Thursday, December 27, 2012

When teachers asked students what they would do if they knew they couldn't fail. Most wanted to be a millionaire or start a business. But the legally-blind Ali had a much simpler wish. She wanted to drive a amazing act of friendship makes her wish come true.

With so much darkness in the news lately, it's amazing how one simple idea could bring so much light to so many lives. That's what happened last weekend in Snohomish, when over 100 people came together to make a dream reality for their blind friend.
Glacier Peak High School seniors Brooklyn Dana and Ali Steenis joined the Ross and Burbank Show Thursday to share their inspirational story.
It all started at a club meeting, when their teachers asked what they would do if they knew they couldn't fail. Most wanted to be a millionaire or start a business. But the legally-blind Ali had a much simpler wish. She wanted to drive a car.
"I just remember the room going silent and everyone was kind of taken aback by it," Brooklyn says.
Brooklyn says it hit home something so simple could mean so much. But she didn't give it much more thought.
Weeks later, the pair were sitting at a school assembly. The lights were dimmed and a row of smaller tea lights illuminated a path for the homecoming court like a runway in the darkened gym. Suddenly, Ali told Brooklyn it looked pretty.
Until then, Brooklyn had no idea Ali could see anything. But she explained she can see lights when the surrounding area is dark. It would prove to be a revelation one week later.
That's when one of their other friends suggested a group of students go to a local go-cart track after the homecoming dance.
"He was like 'I think it would be fun because it would be at night, it would be all lit up, we could be in our tuxes, our dresses and everything. It would be cool'," Brooklyn says. "And we just kind of looked at each other like 'oh my gosh!'"
Suddenly, it all came together. Ali's desire to drive, and a way to make it happen.
Brooklyn and her friend Adrian ran upstairs and told one of their favorite teachers they had a crazy idea: they wanted to help Ali's dream come true.
The teacher not only went for it, another teacher overheard them and helped hatch the plan.
"She told us we had a drivers ed car that had a brake on the right side."
The adults gave them their blessings, but told Brooklyn and her friends it was up to them to pull it off.
The idea was simple. Lay out a track lined with lights in the school parking lot Ali could drive in. And do it on Ali's 18th birthday.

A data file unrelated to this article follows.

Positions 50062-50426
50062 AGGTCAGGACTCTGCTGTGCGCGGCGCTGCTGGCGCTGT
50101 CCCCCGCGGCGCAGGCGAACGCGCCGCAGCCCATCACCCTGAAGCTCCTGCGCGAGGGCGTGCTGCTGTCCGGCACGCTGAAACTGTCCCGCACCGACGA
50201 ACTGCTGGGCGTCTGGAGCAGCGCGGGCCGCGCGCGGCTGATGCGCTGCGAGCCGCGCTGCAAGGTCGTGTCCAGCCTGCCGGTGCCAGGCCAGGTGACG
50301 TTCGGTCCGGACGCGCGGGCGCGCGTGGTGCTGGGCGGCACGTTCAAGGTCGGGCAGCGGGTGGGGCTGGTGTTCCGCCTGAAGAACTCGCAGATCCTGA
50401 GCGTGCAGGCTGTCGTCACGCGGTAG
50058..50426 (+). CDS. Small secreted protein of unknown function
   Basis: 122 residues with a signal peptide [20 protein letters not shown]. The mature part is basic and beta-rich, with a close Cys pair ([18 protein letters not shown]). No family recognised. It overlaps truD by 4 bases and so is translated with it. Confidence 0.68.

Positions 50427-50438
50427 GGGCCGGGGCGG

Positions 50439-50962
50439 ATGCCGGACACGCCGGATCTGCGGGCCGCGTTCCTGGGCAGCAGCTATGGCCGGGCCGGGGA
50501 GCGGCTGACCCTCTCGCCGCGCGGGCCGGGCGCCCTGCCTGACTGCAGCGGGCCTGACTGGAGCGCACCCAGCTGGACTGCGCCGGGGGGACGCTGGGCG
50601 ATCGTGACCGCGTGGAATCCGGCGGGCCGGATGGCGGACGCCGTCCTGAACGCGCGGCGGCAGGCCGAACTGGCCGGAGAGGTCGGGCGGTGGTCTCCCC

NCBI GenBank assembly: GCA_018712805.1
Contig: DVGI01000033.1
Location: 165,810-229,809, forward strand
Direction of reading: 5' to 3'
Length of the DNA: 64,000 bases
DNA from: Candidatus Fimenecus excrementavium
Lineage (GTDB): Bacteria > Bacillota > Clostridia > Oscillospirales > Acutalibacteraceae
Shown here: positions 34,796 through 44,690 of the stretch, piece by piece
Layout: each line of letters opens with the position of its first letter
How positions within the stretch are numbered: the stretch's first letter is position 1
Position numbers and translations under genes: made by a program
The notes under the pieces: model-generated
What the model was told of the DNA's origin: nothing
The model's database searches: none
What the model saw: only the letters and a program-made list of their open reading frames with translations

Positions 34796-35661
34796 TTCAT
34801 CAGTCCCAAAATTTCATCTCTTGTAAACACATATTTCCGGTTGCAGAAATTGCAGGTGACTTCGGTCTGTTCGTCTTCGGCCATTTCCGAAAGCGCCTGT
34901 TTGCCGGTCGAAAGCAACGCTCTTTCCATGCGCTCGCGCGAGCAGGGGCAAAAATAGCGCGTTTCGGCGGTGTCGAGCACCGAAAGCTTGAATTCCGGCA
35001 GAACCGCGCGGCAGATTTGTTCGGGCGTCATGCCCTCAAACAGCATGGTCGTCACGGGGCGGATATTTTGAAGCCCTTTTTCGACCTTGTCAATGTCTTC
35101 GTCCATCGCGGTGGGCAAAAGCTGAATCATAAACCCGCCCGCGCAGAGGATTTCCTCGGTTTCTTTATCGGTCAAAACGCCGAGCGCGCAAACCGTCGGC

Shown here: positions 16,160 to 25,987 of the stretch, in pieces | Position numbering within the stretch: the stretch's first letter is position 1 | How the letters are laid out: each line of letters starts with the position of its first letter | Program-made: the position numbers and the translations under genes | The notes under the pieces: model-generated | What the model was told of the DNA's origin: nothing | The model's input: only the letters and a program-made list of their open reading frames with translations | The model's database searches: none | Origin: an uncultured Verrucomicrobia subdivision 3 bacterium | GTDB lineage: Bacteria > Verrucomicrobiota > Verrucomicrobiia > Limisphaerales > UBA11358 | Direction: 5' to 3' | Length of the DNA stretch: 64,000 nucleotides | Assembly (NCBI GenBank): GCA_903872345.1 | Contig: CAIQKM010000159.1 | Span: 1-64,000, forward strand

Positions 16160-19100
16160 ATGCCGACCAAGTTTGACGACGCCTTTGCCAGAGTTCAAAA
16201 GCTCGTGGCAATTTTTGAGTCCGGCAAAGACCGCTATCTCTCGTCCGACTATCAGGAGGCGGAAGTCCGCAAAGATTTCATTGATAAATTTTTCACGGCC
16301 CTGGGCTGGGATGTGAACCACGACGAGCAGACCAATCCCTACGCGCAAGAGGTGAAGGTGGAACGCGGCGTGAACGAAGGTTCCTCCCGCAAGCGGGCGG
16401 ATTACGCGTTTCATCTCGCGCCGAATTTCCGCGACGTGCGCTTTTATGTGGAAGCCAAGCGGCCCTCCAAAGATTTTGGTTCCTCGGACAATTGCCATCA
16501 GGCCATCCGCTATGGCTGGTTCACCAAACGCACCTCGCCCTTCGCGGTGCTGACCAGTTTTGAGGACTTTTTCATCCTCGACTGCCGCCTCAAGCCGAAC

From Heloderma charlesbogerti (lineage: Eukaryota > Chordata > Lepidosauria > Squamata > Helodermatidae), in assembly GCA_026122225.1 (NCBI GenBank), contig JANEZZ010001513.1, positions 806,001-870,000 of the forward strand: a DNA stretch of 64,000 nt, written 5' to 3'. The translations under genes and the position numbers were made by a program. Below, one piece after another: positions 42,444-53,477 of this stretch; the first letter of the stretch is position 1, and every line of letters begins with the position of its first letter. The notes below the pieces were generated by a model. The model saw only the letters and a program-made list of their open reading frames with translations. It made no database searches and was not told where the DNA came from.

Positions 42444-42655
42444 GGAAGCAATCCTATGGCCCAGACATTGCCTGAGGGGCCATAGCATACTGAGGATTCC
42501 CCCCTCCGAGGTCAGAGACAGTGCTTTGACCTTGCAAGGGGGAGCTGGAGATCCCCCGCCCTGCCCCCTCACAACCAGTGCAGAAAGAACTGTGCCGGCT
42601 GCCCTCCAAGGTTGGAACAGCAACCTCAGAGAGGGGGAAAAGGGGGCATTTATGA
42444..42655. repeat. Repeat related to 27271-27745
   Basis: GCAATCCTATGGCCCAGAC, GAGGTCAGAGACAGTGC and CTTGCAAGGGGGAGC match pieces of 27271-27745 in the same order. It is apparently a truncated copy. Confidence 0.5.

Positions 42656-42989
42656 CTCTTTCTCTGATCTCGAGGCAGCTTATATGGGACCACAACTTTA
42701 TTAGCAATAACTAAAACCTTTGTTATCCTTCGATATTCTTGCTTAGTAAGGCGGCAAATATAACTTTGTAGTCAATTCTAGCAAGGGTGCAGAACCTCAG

The execution took a lot of helping hands. When Brooklyn shared the idea with the assistant manager of the South Everett Home Depot, he jumped on board. The company donated strings of Christmas lights, generators and extension cords along with other supplies.
A handful of volunteers from the Home Depot came out Saturday to string up the track despite the pouring rain and near freezing temperatures.
"I had absolutely no idea. I'm really surprised they could keep it a secret. I knew nothing," Ali says.
Her family drove her to the school. Ali thought they were just picking up some friends before heading to Seattle to celebrate her birthday.
"We drove into the parking lot and my dad said 'Oh there's a bunch of cones in the way. I'll go move them.' And he went to go move the cones and I'm sitting in the back of the car, I'm like 'How long does it take you to move the cones?' It was taking forever."
After what seemed like forever, Ali started hearing her friends shouting her name.
"There were just so many people and that's when I knew something was up. But even then I still didn't know exactly what was happening," she says.
Then they sprung the surprise. Ali would be getting behind the wheel for the first time in her life. With the help of her drivers ed teacher, they got into the special car and slowly headed down the illuminated track.
"I don't remember being nervous or scared at all. I was just really excited, more overwhelmed than anything else, because there were so many people there and I was completely caught off guard."
Ali says she could make out the lines of the lights on the initial straightaway, but the first curve was a little tough. Still, like much of her life, she managed to make her way around the makeshift track. And when there weren't enough Christmas lights to complete the circuit, dozens of students stepped in.
"We had the single tea lights that we had used in the assembly, and we handed those out to students so that they could hold it in the places we didn't have it. So they got to be part of the drive too," Brooklyn says.
Ali drove three laps. She admits while a part of her would have loved to keep going, she couldn't wait to "love on" all of her friends who turned out to make her dream come true.
"It was a really humbling experience," Ali says. "This might have been for me but wasn't about me. This was about a class and a community coming together to fulfill a dream and come together and create this amazing thing to happen."
It's an amazing testament to friendship and tenacity. And a life lesson that should inspire us all.
"I feel our generation kind of has like a bad rep," Brooklyn says. "I feel like there's so many people who have ideas like this and there's so much you can do with it and going out and doing the impossible."